Thimerosal has been used in since the 1930s and can be found in vaccines for diphtheria, tetanus and pertussis (DTP), hepatitis B, Haemophilus influenzae type b (Hib), rabies, influenza and meningococcal diseases. Live vaccines do not contain thimerosal, and these include the oral poliovirus vaccine as well as vaccines for yellow fever, measles, mumps and rubella.

More vaccine information can be found on the World Health Organization and Center for Disease Control websites. Oh wait, I forgot that neither the CDC nor the WHO can be trusted due to a now-debunked tweet.

My overall concern is not really one conspiracy theory or another, but rather the ease at which people latch on to them. Skepticism can be a good thing, but just being skeptical does not a theory prove. A good scientific mind is skeptical because it leads to critical thinking. Critical thinking helps in revealing negative aspects of a theory, which can then lead to a positive proof. Skepticism without the critical thinking can lead to what is known as the Dunning-Kruger effect.

The Dunning-Kruger effect is due to a lack of metacognition, which is the ability to analyze one’s own thoughts or performance. In many cases, this is due to overconfidence or the desire to not be wrong. In explaining the Dunning-Kruger effect, Psychology Today magazine states that “those who are the least skilled are also the most likely to overestimate their abilities,” and “those with limited knowledge in a domain suffer a dual burden: Not only do they reach mistaken conclusions and make regrettable errors, but their incompetence robs them of the ability to realize it.”

It should be noted that the Dunning-Kruger effect is not an evaluation of intelligence. Many individuals who are considered smart mistakenly believe that their experience and skills in one particular area are transferable to another. In essence, we probably all suffer from the Dunning-Kruger effect at some point in our lives due to pride or arrogance.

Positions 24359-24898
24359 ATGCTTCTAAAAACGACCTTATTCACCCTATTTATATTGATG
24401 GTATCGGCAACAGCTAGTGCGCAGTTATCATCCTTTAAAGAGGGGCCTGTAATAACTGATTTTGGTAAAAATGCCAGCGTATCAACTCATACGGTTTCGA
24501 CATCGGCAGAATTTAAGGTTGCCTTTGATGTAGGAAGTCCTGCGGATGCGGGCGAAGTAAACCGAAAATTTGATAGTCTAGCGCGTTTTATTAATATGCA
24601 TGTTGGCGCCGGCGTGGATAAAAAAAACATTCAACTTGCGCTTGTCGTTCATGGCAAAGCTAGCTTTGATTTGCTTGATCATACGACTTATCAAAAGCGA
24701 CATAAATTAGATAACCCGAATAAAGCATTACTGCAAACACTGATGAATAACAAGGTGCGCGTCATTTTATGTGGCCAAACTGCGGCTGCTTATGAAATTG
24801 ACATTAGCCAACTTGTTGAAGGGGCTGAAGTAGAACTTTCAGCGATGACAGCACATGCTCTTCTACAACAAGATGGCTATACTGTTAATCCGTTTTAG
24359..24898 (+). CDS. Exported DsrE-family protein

‡‡         The Audio Side of D-K

To illustrate this on a personal level, I recount the time I was working as the engineer in a club and the performer — who was very well known — brought in their studio engineer to mix the show. He brought his own rack of outboard gear, patched it in and started to mix. I suggested that his gain structure was more apropos for the studio, but he let me know that he not only recorded the album, but had been in the audio business for many years. Needless to say, his show was a fiasco. Although I repeatedly offered my assistance, he refused the help and firmly placed the blame on a “lousy sound system” rather than reflecting on his own participation in the mix.

Clearly, it appears that anyone can fall prey to this Dunning-Kruger effect. I realize that I, too, have suffered from this cognitive bias of an imagined superiority and an inability to recognize my own lack of aptitude or the superior skills of others. While this failure on my behalf has put me in some embarrassing and possibly dangerous situations, I have managed to muddle my way through to make it this far. This is not to say that I am now immune to the effect just because I had it, I’m not. There is no antibody or vaccine to protect me from my own lack of self-awareness, nor is there one to protect me from other people’s absence of cognizance, but if we want to eradicate this virus and get back to work anytime soon, I suggest that we all be more careful in bandying about wanton theories and try to take a step back to examine these thoughts with a bit more humility.